AL: Yes, and instead of having one floor we had a whole five floor townhouse, and artists came in especially for the project from abroad. It was intense. There were 10 or 12 volunteers separate from the artists who were devoted to making it happen – we had no institutional or financial support; and yet the project turned out to be a very successful and meaningful one, due to the individual commitment and passion of the participants. It created a real buzz. We had visitors and neighbors adopt the project. Some came four or five times to the events and just to spend time in the space. That is very rare in New York where people are always in short on time. There was something very homey about the project, allowing a genuine and intimate space for exchange and cross cltural dialogue...
SS: Can you talk about the gentrifying aspect of it? Why situate it in gentrifying neighborhoods? How has the project changed in relation to different neighborhoods undergoing change?
AL: Well, these spaces are very loaded with questions about home, and the aim is really to dig into that.
SS: Was gentrification a key aspect of the idea from the beginning?
AL: It went both ways, but it was especially key with this last project because Harlem is so loaded. We were intruding on a neighborhood in a way that has such a strong identity - there was this whole question of what were we doing there? Are we agents of gentrification by doing an art project there? It was very important that we not approach it with an agenda or the idea that we were going to save this neighborhood; instead the project aimed to function like a seismograph of the situation, bringing many different questions to bear and opening them up.
SS: I want to go back to something you said earlier about sentimentality, about how the concept of home provokes a sort of sentimental response, could you speak more about that?
AL: I think that the field of art making right now – well, really not just that field but I’ll speak to it because that’s a little bit of what I know – is dominated by quotation, reference, sarcasm, cynicism, indifference, self-indulgence... it becomes very compressed and cryptic, where references are oriented towards communicating to other artists in an art historical context, and not really all that open to non-specialists. This all leads to an exclusive language where those who aren't privy to the codes are made to feel inferior. Homebase and my own work in general is perhaps aimed to open up this field. There's an aspect of that show that could be described as sentimental – that’s the understanding anyway, that it's sentimental to speak about home – and I started using that: I mean it’s not just a project about the home but the one in which artists write a letter home – how romantic is that! And the personal, “sentimental” aspect becomes the strength of the project. This romantic notion becomes a strategy in a way. It’s a strategy not in terms of using something, but in terms of laying down a strong ground where things can start to happen. Once this kind of correspondence with home becomes something other than sentimental, once it becomes a position of strength, it can never become a weak or vulnerable place anymore. It lays down a strong ground where things can start to happen. Its like flipping it over again – This is HomeBase, its all about home. It takes a very basic aspect of identity as common territory and builds up on that. What are you interested in? Notions of home. You can’t get more disappointed, you know, you can’t go lower than that, and then whatever grows on this ground is just more interesting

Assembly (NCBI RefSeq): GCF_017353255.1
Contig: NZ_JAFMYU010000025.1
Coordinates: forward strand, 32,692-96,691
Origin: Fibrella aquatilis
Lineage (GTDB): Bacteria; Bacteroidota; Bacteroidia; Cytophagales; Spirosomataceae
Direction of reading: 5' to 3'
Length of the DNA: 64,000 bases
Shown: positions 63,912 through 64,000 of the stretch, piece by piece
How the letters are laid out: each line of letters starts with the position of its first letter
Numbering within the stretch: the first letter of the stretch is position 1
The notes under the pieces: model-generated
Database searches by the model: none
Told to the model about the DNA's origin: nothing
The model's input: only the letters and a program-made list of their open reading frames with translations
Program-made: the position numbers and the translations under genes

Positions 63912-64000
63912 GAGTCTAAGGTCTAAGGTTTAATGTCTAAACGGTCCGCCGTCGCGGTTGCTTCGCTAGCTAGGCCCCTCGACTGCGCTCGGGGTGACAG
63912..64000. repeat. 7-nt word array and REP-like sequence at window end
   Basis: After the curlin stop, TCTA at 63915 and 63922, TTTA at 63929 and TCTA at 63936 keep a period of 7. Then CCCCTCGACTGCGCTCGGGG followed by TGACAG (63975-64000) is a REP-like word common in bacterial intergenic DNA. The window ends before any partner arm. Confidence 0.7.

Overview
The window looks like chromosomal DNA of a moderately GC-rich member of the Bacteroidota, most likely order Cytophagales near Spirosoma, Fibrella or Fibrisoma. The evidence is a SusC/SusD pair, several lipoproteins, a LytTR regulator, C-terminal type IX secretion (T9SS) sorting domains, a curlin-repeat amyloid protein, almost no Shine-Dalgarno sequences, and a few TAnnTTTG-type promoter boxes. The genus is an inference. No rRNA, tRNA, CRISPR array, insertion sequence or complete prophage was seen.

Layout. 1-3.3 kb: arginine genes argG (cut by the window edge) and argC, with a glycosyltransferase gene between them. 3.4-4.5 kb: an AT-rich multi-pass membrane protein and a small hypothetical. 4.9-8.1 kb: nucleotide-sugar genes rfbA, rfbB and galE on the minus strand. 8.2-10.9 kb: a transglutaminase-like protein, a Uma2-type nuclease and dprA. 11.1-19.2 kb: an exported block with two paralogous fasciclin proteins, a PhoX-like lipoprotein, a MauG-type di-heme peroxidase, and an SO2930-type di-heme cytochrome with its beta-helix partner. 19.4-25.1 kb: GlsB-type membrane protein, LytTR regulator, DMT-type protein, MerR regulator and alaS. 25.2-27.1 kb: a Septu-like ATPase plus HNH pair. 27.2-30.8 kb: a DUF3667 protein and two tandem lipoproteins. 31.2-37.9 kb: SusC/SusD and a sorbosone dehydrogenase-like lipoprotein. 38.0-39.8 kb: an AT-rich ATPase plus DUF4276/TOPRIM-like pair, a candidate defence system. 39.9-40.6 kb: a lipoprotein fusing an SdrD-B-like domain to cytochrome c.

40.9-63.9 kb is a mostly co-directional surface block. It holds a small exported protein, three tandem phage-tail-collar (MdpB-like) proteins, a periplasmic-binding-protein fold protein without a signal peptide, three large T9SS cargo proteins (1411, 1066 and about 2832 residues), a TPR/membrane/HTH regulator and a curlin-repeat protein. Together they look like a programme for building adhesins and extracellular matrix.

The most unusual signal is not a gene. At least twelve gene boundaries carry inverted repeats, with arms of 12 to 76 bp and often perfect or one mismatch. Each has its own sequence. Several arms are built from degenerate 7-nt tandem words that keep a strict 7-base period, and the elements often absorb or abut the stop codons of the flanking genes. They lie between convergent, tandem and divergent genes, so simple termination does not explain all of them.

SS: Right, it lowers expectations.
AL: Not really. I have to be careful with this answer because I am answering now in a way that feeds the mind of the sophisticated art lover. Do you know what I am saying?
SS: Sure. I promise you I am not that sophisticated.
AL: Okay, on two levels. On one level there is that deliberate choice of taking a subject that’s loaded, and sentimental, and I’m aware of that, and I’m using that, and I find that to be an interesting ground, this open nerve of sentiment. On another level there’s something easier about it, its very simple, it is what it is: what is home? What does it have to do with our identity? And there's also something very genuine and real to in learning about the other through home.
SS: Can I play dumb for a second?
SS: When you say ‘the other,’ what do you mean?
AL: As well as many others.
SS: Good answer